The U.S. presidential election could also start to become a bigger factor, and while the U.S. economy improved in the fourth quarter, many economists expect a slower first half before a pick up in the second half.
“Its’ safe to say volatility continues but the most important dominating factor will be uncertainty. It’s been here for several years, since 2007, so you’re talking five years of uncertainty. There’s been huge moves in bonds, commodities, stocks. They are all suffering from the same things,” Greenhaus said.
“There’s no reason to be more optimistic in January than you were in December because everything plaguing the market carries through into January,” he said.
While the S&P is close flat for the year, he notes the Dow is up more than 5 percent.
“When we talk about the third year of the presidential cycle being higher, we talk about the Dow, and not since 1939 has the Dow been down in the third year of a President’s term,” he said.
Greenhaus said while the indexes are not stellar, there have been some strong stock performers.
He pointed to MasterCard, up 68 percent for the year, Ross Stores, up more than 50 percent, and Humana, up 63 percent.
Paul LaRosa, chief market technician at Maxim Group, said the market is beginning to feel a bit better, with some individual stocks making nice moves and more speculative money coming into the market.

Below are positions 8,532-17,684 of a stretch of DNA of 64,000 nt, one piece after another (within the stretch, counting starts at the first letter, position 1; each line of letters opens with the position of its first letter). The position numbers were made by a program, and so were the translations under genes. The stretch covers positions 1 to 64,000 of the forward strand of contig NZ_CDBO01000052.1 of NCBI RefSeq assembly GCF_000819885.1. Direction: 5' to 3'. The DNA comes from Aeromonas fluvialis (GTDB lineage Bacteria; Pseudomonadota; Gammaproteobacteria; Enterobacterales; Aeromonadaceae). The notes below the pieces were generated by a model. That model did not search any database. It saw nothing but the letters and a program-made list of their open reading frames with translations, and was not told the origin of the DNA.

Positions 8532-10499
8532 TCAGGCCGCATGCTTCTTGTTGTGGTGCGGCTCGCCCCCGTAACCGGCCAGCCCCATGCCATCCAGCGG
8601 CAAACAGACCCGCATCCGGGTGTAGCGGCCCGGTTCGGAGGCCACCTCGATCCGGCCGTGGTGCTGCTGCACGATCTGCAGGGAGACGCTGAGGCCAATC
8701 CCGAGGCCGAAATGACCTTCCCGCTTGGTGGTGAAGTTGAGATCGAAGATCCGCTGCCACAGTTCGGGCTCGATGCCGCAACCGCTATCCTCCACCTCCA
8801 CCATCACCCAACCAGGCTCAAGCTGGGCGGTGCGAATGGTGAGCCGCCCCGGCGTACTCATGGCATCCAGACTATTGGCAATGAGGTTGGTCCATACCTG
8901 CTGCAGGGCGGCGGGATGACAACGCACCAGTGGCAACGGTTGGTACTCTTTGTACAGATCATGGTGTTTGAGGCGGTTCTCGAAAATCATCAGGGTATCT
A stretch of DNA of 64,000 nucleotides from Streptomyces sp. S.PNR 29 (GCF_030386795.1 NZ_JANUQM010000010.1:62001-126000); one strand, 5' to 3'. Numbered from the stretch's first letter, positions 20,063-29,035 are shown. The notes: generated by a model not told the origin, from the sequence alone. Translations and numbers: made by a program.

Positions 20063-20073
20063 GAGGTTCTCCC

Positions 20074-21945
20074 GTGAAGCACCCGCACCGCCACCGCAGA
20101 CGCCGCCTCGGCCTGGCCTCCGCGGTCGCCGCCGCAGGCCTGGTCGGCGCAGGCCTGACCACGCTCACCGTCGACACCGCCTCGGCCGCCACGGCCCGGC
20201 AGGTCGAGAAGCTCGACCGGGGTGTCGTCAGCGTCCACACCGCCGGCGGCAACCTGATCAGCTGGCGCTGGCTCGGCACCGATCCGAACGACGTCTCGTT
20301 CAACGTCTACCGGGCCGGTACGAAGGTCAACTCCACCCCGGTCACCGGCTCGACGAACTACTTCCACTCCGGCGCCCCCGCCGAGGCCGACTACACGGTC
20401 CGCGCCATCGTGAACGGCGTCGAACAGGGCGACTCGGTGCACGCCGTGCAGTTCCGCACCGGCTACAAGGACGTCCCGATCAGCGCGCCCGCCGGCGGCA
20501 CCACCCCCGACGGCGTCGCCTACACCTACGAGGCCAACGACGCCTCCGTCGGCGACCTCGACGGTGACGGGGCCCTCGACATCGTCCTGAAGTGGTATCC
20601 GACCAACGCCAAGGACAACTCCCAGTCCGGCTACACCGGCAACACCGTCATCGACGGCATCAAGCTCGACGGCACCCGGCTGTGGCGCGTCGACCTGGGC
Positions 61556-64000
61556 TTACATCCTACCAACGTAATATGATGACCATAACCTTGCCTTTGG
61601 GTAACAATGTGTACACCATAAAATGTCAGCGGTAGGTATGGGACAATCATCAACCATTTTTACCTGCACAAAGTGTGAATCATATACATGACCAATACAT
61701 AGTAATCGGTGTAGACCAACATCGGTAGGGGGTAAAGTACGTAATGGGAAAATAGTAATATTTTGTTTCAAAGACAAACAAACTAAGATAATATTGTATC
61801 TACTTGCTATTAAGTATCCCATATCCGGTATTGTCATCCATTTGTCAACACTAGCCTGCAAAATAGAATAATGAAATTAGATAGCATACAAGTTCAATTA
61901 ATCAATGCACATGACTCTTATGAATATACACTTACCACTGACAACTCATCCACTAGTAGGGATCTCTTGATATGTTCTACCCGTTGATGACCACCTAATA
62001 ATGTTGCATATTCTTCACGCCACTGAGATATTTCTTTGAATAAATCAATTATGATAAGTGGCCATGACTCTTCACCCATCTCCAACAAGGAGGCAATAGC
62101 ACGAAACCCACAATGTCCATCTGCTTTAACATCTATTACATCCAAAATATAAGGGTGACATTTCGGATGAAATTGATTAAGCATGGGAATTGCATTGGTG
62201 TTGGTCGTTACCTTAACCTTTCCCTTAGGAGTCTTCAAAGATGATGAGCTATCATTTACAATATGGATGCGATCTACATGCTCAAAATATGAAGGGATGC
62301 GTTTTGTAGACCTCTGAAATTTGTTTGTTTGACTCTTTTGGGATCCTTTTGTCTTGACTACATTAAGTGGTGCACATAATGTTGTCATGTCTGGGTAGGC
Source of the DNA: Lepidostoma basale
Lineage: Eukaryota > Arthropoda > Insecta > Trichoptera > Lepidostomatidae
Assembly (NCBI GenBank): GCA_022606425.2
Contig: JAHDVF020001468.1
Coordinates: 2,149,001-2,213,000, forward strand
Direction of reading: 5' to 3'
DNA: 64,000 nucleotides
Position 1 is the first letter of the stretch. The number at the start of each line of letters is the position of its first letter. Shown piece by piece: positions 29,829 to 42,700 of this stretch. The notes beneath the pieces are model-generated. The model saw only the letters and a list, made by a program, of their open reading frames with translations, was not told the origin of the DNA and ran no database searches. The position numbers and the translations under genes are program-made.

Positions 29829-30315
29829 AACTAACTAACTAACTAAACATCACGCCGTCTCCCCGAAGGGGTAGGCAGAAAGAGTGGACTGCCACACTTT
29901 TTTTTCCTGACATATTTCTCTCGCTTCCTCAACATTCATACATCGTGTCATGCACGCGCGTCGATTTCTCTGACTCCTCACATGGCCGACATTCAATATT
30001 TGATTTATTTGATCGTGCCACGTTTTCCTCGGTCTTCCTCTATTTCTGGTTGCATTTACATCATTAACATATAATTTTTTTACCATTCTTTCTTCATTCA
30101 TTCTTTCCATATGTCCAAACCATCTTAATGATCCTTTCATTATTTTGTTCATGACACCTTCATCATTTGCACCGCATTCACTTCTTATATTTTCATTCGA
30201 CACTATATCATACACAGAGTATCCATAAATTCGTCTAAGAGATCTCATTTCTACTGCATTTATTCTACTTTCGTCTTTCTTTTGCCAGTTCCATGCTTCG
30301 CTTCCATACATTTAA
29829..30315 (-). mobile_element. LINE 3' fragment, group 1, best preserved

“I’m kind of feeling a little better here, like we could start setting ourselves up for a little run. Stocks here and there are up 5 percent on the day. There seems to be speculative money coming in for the day. There’s been some m and a activity. We’re cautiously optimistic, but I don’t think we’re set up for the great bull run everyone wants me to call for,” LaRosa said.
“This is the time of year people reposition their money a little bit. There could be some January affect stocks—stocks that have been beaten up, where people took some tax losses,” he said. “I’d rather be long than short, and still keep some cash…This becomes a preservation market, at certain points. It’s been buying on the dips.”
LaRosa likes pharmaceuticals, which are leading the market, but he also likes semiconductors and energy stocks, which are beginning to pick up.
Oil made a big move this past week, as oil inventories came up short of expectations and geopolitical developments were a factor.
NYMEX oil , or West Texas Intermediate gained nearly 7 percent to $99.68 in the past week. Brent , a better measure for international crude prices, was at $107.96 per barrel, up more than 4 percent.
Violence in Iraq was one factor for the market.
Barclays analysts Friday pointed out that Iraq’s “fragile political equilibrium has seemingly begun to unravel with remarkable speed” after the withdrawal of U.S. troops.
They note that the consensus view is that Iraqi oil output is likely to fall fast, so therefore the back end of the Brent curve (future months future contracts) is starting to look underpriced at $90 per barrel.
Iran, another source of concern for energy markets, will hold naval exercises east of the Straits of Hormuz for 10 days, starting this weekend.
What Else to Watch
0900 am S&P/Case-Shiller home prices
1000 am Consumer confidence
1030 am Dallas Fed Survey
0830 am Initial claims
0945 am Chicago PMI
1000 am Pending home sales
1100 am Kansas City Fed survey